[1] Do your people [team members] know what is expected of them?  Too often we assume people know their jobs. People may know the specifics, but often lack knowledge about how what they do helps the entire organization.  People need to be told, and reminded, of the importance of their work.

[2] Do the employees know what they can expect from you?  It is important to let employees know that you as their manager are available to them.  The definition of ‘available’ may vary based on cases and from employee to employee.  Like; for new hires you might be more teacher than boss, for experienced team members you will play the coaching role while for the team, you will be the supplier of resources as well as their champion.

[3] Do employees know what is expected of each other? While managers need to make certain employees are doing what is asked of them, employees must also do their part to coordinate with each other.  Whether a self-managed team makes its own assignments or a manager makes the assignments, what matters most is that employees know who does what so work can be completed in a timely and responsible fashion.  This allows for a great opportunity for leveraging experience and skills in the team where every team members knows and understands how their skills can be utilized not only for their tasks but those for others too.

[4] Are there any potential causes for failures?  It is very important to ensure that a manager clearly assesses if the team members are capable enough to carry out the tasks assigned and at the same time carefully evaluate risks and potential causes for failure.  These could be cases like the one explained above where a team member has low or zero experience handling a task but has been assigned with it.  This helps the manager be prepared to provide necessary guidance / training, plan for corrective measures and be a coach available through the course of task execution.

[5] What is/are the support requirements, or is there any training needed to help proper task execution?  This question is more to the team members who need to be upfront and clear about what kind of support they will need from their peers or seniors to help execute the tasks or any training / guidance they would need.  The objective is to make sure the expectations are set clearly by the team members for the managers, who can then help them with proper support and guidance.  It will also enable the manager make sure he device proper checks and measures to help ensure tracking of the task and signal any concerns to aide triggering of backup plan or corrective measures.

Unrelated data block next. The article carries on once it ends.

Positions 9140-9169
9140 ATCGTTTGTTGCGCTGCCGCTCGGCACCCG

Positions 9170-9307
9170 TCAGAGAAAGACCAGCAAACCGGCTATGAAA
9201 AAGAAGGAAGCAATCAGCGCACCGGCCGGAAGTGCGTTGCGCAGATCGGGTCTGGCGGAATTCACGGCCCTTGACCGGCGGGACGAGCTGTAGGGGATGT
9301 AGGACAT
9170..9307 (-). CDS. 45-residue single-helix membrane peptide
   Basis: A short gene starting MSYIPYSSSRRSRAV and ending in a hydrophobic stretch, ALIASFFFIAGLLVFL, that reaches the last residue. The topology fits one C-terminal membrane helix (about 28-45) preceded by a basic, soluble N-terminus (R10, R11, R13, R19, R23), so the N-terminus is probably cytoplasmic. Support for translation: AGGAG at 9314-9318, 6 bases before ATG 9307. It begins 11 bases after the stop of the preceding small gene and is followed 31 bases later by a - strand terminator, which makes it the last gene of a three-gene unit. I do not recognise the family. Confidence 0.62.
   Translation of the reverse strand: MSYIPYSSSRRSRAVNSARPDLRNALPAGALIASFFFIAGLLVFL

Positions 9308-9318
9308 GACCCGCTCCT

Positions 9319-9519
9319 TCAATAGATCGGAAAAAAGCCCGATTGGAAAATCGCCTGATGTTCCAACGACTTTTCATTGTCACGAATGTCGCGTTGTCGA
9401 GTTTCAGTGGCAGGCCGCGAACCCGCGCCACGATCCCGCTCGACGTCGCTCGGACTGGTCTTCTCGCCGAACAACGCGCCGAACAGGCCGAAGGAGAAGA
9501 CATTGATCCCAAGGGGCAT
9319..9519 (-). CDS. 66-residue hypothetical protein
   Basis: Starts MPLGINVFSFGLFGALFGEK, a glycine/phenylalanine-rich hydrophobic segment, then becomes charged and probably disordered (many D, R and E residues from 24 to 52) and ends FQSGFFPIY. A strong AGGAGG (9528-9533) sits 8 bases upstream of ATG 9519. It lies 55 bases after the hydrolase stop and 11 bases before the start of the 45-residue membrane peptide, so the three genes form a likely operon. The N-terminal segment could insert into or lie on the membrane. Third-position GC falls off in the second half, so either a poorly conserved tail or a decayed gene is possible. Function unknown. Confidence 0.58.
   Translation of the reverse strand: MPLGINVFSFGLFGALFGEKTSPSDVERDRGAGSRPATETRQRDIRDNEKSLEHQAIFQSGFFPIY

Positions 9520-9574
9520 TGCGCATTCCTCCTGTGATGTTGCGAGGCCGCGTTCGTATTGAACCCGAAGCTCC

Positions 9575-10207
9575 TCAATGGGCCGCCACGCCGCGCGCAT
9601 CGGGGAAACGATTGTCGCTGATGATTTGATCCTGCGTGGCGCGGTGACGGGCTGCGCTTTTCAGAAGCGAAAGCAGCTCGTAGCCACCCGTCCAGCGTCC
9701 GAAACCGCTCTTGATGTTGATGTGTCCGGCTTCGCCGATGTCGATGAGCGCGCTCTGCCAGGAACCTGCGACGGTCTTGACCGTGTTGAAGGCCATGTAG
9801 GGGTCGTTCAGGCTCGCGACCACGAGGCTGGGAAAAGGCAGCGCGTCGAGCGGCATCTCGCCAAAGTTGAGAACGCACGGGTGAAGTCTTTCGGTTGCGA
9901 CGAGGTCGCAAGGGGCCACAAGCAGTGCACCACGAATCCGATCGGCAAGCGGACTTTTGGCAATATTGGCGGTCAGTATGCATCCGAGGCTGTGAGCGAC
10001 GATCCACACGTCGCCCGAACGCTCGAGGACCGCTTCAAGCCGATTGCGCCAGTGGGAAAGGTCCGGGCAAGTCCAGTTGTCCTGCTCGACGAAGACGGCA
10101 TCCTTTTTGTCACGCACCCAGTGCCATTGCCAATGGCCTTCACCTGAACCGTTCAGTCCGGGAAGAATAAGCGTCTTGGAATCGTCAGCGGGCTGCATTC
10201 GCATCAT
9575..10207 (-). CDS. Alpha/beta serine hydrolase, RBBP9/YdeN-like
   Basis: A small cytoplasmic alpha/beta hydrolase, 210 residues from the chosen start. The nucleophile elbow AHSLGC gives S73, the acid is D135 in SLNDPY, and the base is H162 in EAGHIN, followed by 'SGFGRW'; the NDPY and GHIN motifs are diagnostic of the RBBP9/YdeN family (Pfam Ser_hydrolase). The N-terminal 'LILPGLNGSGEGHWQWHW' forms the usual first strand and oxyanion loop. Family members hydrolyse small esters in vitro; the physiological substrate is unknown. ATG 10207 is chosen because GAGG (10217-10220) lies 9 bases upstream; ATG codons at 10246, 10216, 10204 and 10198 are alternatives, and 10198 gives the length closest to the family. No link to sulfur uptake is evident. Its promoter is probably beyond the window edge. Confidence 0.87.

If managers expect their employees to be accountable, then they must set the right example.  These leaders need to handle tough issues, volunteer for tough assignments, and go the extra mile to help the organization and more importantly their team members to succeed.  This will automatically set the tone for team members to put in their best efforts to fulfil, meet or exceed the expectations set for them.

‘D I P’ – An interesting phenomenon

January 3, 2012

I have always been intrigued by downturns, failures, slump, downslides; but more than this I am interested in how often we claim to have been caught by surprise when things take a turn for worse.  It’s always been interesting to me to see how some of us consciously try to defend by saying that we were caught unaware, or that everything was going good so far but this sudden slide…or we become creative to find some vague reason to justify that we were or are not at fault for this slide and the downturn.  Then there are some who just don’t understand what happened or why it happened and continue to keep wondering in vain.  And finally there are those little few, who actually tried what they could but still experience the downward spiral.  In reality, no one likes to fail or be a part of a failure.  But what [I think] we do not understand is that a failure is probably the most decisive and an extremely fertile phenomenon; only if we want to make a difference.  For those who don’t understand what happened or don’t care about it at all, they would never ever make any difference; so let us hop over them and move on to those who lose their sleep over this sudden downslide, those who want to make a difference – now these could be those who gave a reason or just accepted the state and want to start looking forward or rather upwards.